Imagine that you're driving in a shiny new car when you unexpectedly hit a patch of slush on the roadside. The next thing you know, your car begins to hydroplane. Your blood freezes in your heart. The splashing mud and dirt creates abstract art all over your car. Your visibility is hindered and you are in imminent danger of losing control.

What are you going to do? Are you going to obsessively worry about your brand new car now dunked in dirt?

No! You first steel yourself with a deep breath, continue keeping your hands steady on the wheel, and when safe, put steady pressure on the pedal to maneuver your car out of the slush.

Then you drive to the car wash.

Let's face it. "Bad" and unexpected, unpleasant, unwanted things happen in real life. I believe that one of the primary reasons bad things happen is so that we can learn from them. Unpleasant incidents and relationships offer invaluable teachable moments. Drawing from the above hydroplaning example, the experience was likely out of the ordinary and scary, but on the positive, you picked up a life-saving skill.

More often than not, bad things happen so that we can take a second look at our lives and innovate ourselves. We see the outside world with our physical eyes, but have we taken a moment to glance in, within ourselves, to uncover our authentic selves? We hear all the outside sounds, but do we also hear our inner voice, our dreams, our passions? Are our inner dreams and passions guiding our external actions and behaviors? Are any old belief systems holding us back from achieving our best?

A bad experience is simply an opportunity to jam the brakes and perform a mental audit to understand what needs to change and how to change it. It's an opportunity to shatter the proverbial "boxed in" thinking so that we can find alternate solutions to problems with which we wrestle.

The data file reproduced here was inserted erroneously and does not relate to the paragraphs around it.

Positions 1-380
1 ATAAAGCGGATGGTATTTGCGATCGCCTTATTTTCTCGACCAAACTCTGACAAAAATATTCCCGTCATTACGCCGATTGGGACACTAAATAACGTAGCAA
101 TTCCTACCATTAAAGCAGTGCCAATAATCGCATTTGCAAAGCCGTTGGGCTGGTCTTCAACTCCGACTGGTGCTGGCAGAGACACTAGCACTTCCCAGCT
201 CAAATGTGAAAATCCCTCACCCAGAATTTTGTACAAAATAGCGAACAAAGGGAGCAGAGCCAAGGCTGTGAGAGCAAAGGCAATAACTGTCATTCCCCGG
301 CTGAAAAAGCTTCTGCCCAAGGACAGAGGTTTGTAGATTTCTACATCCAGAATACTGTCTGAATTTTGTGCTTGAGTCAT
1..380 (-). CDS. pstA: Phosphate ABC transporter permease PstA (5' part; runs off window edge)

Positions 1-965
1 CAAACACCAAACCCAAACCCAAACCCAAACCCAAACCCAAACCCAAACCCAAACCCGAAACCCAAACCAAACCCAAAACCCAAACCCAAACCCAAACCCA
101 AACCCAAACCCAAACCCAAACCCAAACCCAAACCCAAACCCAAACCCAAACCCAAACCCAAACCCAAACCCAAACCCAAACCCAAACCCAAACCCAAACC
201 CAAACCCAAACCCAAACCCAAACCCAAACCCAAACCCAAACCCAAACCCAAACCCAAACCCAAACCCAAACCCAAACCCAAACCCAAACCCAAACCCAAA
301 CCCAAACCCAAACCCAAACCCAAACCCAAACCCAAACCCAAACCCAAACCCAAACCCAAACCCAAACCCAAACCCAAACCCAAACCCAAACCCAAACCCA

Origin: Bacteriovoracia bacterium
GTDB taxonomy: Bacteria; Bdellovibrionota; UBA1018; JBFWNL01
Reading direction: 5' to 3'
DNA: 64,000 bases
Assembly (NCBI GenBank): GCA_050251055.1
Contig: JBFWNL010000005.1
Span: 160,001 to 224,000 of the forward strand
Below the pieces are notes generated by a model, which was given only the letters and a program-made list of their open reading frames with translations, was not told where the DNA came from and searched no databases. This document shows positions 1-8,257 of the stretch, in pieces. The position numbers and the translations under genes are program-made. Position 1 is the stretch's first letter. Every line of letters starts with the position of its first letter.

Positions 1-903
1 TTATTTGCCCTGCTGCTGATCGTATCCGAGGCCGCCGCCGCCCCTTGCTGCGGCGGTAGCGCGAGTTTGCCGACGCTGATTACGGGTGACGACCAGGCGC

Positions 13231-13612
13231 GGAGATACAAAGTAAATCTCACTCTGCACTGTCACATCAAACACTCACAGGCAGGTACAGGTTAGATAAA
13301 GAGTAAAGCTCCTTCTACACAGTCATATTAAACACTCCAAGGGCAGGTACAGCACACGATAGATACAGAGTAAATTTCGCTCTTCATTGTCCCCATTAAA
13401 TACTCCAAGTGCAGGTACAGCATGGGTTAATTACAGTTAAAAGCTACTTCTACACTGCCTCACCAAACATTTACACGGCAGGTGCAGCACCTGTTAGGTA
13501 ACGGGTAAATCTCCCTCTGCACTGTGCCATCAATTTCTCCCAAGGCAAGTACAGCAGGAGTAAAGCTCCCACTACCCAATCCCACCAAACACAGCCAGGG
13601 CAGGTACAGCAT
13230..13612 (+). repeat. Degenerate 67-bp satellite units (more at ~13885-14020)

One of humankind's favorite pastimes is wallowing in self-pity. We allow ourselves, all too frequently, to get caught up in storms of anger, jealousy, greed and fear. The fog of negative thought constantly stirs toxins into circulation, disengaging us from our inner core. A bad experience pushes us to ask hard questions of ourselves: Are negative thoughts, emotions and people holding me hostage? Am I really a victim or am I playing victim to justify my bad behaviors? Am I undermining my strengths? A bad experience is an opportunity to let go of toxic emotions and leap into the orbit of positive thinking.

A bad experience also serves as a gratitude developing tool. It's okay to question if we're being realistic about our expectations of ourselves and of others. It's always a good idea to evaluate if we're taking our surrounds and those in it for granted. Also ask: Am I grateful for what I have? Am I giving back to the world more than I am taking from it? Am I giving at all? Gratitude is a powerful precursor to developing compassion and joy.

Yes, we are good people and sometimes, bad things happen to us. How we perceive bad things is a choice. When bad things happen, we could just get up and walk away as if nothing happened or we could open our mind's door to the possibility of insight and use the insight to create a life of purpose, passion and fulfillment.